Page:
Wednesday, January 06, 2010

Around Latin America

-Copper miners in Chile went on strike earlier this week at the second-biggest copper-complex in the world, demanding better pay. Chile's copper miners have historically been one of the stronger labor forces in the world due to the importance of their work in terms of Chile's GNP (indeed, some have argued that Chile's copper miners are their own style of "privilged" union in comparison to other unions in Chile because of the importance of their work), and this strike was no exception, as copper prices immediately rising globally. Yesterday, Codelco, the mining company, offered a new compensation package for the workers, and they accepted it and ended the strike.

-In Paraguay, allegations of a planned military coup against Fernando Lugo continue to surface, in spite of (or perhaps because of) Lugo's efforts to clean out the military leadership when he took office.

-Prosecutions against military officers who participated in the military dictatorship of 1976-1983 in Argentina continue, as 15 men are now being tried before a tribunal. Another officer, known as the "Angel of Death," is also facing prison for his role in torture and "disappearances," including the murder of two French nuns, during the "Dirty War." And a judge who was involved with torture sessions was just sentenced to prison for 21 years for "misconduct," including a hit-and-run involving a swimmer and the judge's motorboat.

-Clashes erupted in Suriname between locals and Brazilian gold miners after a local was stabbed by a Brazilian. At least 25 were injured, while the Brazilian alleged to have committed the stabbing is in police custody. The case issues both the diaspora of (usually poor) Brazilians from the north seeking wealth in neighboring countries, and the tensions that can and do arise from this dispersion.

-The Brazilian government is finally trying to legally establish who owns what lands in the Amazonian basin. The decision arises out of the ongoing violence against poor landowners and landless individuals, who are often in conflict with major landowners and who are often murdered by the wealthy and their underlings, murders that function in a similar manner as in the murder of Dorothy Strang). Environmentalists hope the new efforts will also provide a state presence in the region and reduce deforestation. I don't have much hope about the environmental effects of this new policy, but certainly, a stronger state presence is needed in the region, and if the policy reduces the number of murders over land claims in the North, then that alone will be a noteworthy accomplishment.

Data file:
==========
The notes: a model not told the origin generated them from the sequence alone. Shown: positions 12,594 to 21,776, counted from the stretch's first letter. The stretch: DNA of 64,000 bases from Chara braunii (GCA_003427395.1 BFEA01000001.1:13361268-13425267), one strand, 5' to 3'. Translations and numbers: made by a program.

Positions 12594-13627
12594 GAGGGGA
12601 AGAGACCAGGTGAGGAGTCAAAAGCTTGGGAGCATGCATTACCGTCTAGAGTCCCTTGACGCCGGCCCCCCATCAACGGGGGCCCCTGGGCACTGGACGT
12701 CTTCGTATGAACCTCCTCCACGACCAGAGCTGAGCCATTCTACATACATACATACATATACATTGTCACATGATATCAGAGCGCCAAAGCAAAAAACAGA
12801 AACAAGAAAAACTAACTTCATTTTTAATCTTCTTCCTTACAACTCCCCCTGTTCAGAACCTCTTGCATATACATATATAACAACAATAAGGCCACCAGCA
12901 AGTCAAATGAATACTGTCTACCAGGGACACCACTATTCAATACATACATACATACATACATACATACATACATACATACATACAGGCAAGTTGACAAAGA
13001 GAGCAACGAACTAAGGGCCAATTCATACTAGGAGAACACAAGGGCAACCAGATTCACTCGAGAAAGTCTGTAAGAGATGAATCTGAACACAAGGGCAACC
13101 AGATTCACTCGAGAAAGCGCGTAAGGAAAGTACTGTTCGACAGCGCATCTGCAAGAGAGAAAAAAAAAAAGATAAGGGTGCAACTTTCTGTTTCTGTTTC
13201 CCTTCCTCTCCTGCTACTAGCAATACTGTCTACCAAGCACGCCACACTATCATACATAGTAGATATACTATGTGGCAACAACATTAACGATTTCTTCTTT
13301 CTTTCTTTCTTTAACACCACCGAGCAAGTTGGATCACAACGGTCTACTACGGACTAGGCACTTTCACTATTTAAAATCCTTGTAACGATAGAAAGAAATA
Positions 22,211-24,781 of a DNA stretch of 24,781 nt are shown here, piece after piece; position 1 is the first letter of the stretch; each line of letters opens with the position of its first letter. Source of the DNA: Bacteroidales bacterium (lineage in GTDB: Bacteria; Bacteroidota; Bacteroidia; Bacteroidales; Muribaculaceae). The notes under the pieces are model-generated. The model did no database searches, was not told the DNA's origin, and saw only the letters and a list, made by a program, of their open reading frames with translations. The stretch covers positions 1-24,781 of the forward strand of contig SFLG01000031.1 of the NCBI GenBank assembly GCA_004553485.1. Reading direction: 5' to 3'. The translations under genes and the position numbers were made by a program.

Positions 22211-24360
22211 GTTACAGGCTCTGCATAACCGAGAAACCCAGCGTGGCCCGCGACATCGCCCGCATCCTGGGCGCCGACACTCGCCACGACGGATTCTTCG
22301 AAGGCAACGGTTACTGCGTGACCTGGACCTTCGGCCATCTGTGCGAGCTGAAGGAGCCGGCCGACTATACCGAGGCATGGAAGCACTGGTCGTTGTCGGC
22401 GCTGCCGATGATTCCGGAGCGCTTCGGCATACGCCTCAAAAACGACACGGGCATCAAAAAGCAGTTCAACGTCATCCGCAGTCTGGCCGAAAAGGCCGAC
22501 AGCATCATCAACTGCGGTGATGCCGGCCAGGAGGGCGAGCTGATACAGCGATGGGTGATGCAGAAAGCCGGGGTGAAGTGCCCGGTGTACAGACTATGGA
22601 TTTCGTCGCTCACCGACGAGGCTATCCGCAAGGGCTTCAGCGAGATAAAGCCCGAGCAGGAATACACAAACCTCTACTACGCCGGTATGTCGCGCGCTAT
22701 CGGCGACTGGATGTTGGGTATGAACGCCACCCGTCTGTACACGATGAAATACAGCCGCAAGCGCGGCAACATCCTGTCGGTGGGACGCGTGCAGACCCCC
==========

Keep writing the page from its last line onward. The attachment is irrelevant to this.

-A new map has mapped the Guarani territory in the tri-border area between Brazil, Argentina, and Paraguay. In addition to defining the exact geographic region the Guarani claim as their homeland, the map also reveals the sources of threat to Guarani land and culture, including expanding soy farming, dams, and deforestation.

-In spite of the ever-classy efforts of Republican Senators Jim DeMint and George LeMieux to block (with damaging economic consequences) Barack Obama's nominee for U.S. ambassador to Brazil, the U.S. Senate finally was able to approve both Thomas Shannon as ambassador to Brazil and David Nelson as ambassador to Uruguay. It's really inexcusable that it has taken this long to get an ambassador to one of the largest countries politically, economically, and geographically, but the stupidity of Republican tantrum-throwing in the name of "opposition" knows no bounds.